This Tuesday, January 18, the Brennan Center for Justice at NYU Law School hosted a panel discussion in the Rayburn House Office Building in Washington, DC, to release the new report by Emily Berman, Domestic Intelligence: New Powers, New Risks. The panel featured Rep. Rush Holt (D-NJ), Ms. Berman from the Brennan Center, Daveed Gartenstein-Ross from the Foundation for the Defense of Democracies, and me from the Bill of Rights Defense Committee.
Our discussion focused on the FBI's abuses authorized by the 2008 Attorney General's Guidelines for FBI Operations issued by then AG Michael Mukasey, which I've written about here, here, here and here (and addressed in a different medium outside the FBI's headquarters this Monday to celebrate the Martin Luther King holiday).
Tuesday's panel included reflections on whether the FBI's well-documented abuses have effectively resuscitated the COINTELPRO era; how the constitutional requirement for individualized suspicion to justify any search is flagrantly violated by limitless infiltration or monitoring; and whether or not (as I describe at 1:10:13) material support prosecutions reflect "a profound unwillingness to apply the law equally to different parties who are similarly situated."
Berman's report explains how "successive sets of guidelines, while expanding the breadth of their coverage, have loosened restrictions on FBI operations." The most recent set of revisions, implemented in the waning days of the Bush administration, have largely driven the FBI's activities under President Obama's tenure and created vast threats to civil liberties. As I explained (at 35:58 in the video):
None of this—neither the critique of the FBI nor its defense—reflects a particularly either conservative or progressive political viewpoint. What we're talking about here are ultimately divisions between...an American perspective, and a Soviet perspective. And the unfortunate reality is that the FBI has been operating for the last three years under a Soviet model.
According to the Brennan Center, the Mukasey Guidelines have also undermined national security, for two reasons. First, concerns about the FBI employing models of collective guilt have undermined the community trust necessary to gain the human intelligence on which most successful investigations rely. Second, "[t]he Bureau is unable to analyze effectively the information it has collected because there are such vast volumes of information unrelated to indications of wrongdoing or threat."
I was particularly struck by the consensus on the panel regarding the significance of context. Even Mr. Gartenstein-Ross agreed that context matters and that blanket suspicion of entire religious communities lacks any basis. The importance of context recalls the role of judges: as impartial arbiters, they are supposed to exercise a vital check on executive abuses—which they can do only when approached for a warrant, as required by the Fourth Amendment. Today, the Bureau claims a vast array of intrusive powers without the need for a judicial warrant, raising concerns about arbitrariness and politicization.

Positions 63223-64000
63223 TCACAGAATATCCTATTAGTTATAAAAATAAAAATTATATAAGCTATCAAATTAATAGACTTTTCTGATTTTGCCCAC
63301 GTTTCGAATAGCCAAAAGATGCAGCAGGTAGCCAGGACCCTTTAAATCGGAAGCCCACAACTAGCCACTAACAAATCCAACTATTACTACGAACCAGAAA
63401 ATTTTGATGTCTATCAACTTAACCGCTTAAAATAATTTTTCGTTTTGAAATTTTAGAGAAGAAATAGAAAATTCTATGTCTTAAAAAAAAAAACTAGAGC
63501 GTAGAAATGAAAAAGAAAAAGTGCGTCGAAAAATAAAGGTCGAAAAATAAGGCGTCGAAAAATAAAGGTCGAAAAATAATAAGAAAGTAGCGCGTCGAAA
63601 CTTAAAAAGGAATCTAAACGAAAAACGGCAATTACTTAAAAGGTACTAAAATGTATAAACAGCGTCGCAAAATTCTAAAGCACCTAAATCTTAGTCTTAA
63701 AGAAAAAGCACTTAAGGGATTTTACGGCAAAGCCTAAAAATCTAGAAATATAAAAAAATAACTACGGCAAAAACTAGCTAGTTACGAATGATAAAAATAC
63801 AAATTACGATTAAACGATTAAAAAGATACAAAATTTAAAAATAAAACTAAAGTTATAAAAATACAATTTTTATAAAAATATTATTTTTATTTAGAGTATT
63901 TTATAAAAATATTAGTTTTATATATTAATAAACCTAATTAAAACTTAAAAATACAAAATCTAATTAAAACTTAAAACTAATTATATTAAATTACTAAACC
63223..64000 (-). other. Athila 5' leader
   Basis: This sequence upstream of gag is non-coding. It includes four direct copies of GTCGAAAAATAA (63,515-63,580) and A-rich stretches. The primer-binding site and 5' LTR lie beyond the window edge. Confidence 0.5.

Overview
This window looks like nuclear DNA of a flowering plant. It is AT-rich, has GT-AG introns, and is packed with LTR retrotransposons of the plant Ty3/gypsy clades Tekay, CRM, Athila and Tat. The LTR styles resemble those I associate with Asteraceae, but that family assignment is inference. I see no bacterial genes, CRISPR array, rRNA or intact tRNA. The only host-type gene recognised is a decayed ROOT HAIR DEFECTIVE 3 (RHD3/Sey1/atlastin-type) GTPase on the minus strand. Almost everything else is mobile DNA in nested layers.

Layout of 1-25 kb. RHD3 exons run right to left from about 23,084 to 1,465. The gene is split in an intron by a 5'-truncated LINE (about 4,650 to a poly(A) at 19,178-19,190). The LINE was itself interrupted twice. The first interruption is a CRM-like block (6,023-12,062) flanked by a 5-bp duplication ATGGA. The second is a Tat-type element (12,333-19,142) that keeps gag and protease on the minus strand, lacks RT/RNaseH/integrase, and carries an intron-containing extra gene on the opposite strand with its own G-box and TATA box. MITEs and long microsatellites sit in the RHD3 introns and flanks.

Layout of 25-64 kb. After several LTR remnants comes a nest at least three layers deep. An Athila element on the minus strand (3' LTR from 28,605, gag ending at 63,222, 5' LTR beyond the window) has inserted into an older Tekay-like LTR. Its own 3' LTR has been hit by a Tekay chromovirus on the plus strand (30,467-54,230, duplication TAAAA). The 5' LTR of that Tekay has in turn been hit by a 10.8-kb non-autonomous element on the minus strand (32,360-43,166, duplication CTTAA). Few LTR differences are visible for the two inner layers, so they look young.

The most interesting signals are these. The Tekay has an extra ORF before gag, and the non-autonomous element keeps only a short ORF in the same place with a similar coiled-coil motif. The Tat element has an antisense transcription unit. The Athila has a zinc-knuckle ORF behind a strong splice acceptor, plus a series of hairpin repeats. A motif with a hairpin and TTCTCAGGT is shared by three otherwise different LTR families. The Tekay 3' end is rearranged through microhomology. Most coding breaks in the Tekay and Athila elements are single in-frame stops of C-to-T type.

Process also matters. During my introductory comments (at 35:12), I noted that "The FBI is not here despite being invited, and at one point planning to attend....Their inability to justify appearing in public to actually defend these policies against a thoughtful critique is, quite frankly, reflective of the indefensibility of those policies." Mine was not the first criticism about the Bureau's secrecy precluding adequate review, oversight, or input from Congress or the advocacy community.
Senator Durbin wrote in October 2008 that "the Justice Department claims that they consulted with Congress [before promulgating the 2008 Guidelines], but they made only cosmetic and superficial changes and ignored all of the significant changes we suggested...." Valerie Caproni, the FBI's general counsel, has publicly cited a series of briefings in 2008 to support a misleading claim that the FBI carefully considered input from Congress and civil rights advocates before implementing the Mukasey Guidelines. Yet as a participant in the briefings cited by Ms. Caproni, I wrote in their wake on behalf of a coalition of Muslim and Arab organizations to note that "the late stage at which we were briefed precludes any possibility of comments being meaningfully reflected" in the final policies, which were implemented "only two and six business days, respectively" after those briefings.
Many communities have raised concerns about discrete abuses by the FBI: the infiltration of mosques, the raids of peace activists in the Midwest, and the criminalization of environmental activism focused on the animal rights. But while laws like the PATRIOT Act (three provisions of which will be up for reauthorization next month) and the Animal Enterprise Terrorism Act (which criminalized constitutionally protected speech even before 9/11) exacerbate the problems of executive aggrandizement and the derogation of constitutional rights, each of these abuses share a common element: the 2008 Mukasey Guidelines.
BORDC has called for revisions to the AG Guidelines, and changes in personnel at the FBI to reign in COINTELPRO 2.0. Our forthcoming letter to the attorney general will be delivered at the end of January, and over 1,600 concerned Americans have already joined our chorus. Please add your voice and help us restore constitutional rights in the United States.